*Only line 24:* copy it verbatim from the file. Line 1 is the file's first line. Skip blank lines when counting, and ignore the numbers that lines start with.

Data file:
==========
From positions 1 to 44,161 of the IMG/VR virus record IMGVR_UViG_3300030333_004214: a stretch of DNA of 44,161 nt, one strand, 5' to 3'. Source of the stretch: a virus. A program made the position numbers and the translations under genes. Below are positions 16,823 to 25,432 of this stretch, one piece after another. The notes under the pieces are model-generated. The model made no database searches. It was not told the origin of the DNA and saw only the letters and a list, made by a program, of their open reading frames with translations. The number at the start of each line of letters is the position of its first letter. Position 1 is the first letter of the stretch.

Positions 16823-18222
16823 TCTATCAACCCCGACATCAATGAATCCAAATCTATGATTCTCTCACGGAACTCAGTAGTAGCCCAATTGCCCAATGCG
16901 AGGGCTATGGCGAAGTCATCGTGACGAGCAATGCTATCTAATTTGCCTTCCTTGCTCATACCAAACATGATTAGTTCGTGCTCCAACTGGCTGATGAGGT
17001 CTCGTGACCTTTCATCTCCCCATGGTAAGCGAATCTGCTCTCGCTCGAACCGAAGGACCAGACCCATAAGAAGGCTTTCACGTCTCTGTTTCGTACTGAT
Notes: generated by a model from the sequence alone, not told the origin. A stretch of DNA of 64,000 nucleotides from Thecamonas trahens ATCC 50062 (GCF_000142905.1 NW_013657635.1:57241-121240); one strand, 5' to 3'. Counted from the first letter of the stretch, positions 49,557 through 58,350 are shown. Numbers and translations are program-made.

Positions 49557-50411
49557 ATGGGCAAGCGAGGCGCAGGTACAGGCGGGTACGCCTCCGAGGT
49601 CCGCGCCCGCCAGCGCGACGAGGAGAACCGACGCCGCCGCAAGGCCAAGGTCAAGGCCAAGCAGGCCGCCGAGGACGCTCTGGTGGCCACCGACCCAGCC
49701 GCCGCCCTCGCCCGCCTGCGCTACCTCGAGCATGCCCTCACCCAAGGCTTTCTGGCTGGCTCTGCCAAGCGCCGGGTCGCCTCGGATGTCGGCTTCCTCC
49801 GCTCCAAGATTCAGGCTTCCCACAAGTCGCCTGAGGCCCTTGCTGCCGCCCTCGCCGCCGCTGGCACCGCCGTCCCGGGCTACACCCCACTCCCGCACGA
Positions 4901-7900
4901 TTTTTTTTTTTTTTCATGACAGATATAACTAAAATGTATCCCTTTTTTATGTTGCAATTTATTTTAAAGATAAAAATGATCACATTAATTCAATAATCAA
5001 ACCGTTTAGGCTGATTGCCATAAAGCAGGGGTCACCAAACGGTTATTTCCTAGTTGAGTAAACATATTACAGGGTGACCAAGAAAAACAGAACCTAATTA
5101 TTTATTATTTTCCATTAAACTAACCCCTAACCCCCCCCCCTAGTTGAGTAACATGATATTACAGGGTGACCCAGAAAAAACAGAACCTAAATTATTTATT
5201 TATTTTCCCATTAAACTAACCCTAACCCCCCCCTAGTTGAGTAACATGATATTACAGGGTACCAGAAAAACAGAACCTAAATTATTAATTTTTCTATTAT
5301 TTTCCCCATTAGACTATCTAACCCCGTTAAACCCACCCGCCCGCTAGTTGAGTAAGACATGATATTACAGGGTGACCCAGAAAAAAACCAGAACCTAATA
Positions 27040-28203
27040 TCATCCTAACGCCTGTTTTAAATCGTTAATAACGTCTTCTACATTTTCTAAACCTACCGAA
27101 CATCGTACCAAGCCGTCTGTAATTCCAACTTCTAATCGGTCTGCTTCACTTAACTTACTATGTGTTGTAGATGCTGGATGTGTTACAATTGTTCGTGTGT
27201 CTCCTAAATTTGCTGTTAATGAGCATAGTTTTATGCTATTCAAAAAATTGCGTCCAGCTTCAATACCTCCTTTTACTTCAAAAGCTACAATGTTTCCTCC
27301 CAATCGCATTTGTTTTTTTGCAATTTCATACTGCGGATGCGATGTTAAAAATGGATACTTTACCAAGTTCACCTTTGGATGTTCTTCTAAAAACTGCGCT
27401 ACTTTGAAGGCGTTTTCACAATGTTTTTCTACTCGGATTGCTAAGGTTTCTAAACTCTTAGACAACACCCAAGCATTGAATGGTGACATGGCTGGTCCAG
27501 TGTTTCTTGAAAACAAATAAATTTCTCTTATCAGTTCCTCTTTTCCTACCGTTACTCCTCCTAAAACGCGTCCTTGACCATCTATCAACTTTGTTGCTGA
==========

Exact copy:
27501 TGTTTCTTGAAAACAAATAAATTTCTCTTATCAGTTCCTCTTTTCCTACCGTTACTCCTCCTAAAACGCGTCCTTGACCATCTATCAACTTTGTTGCTGA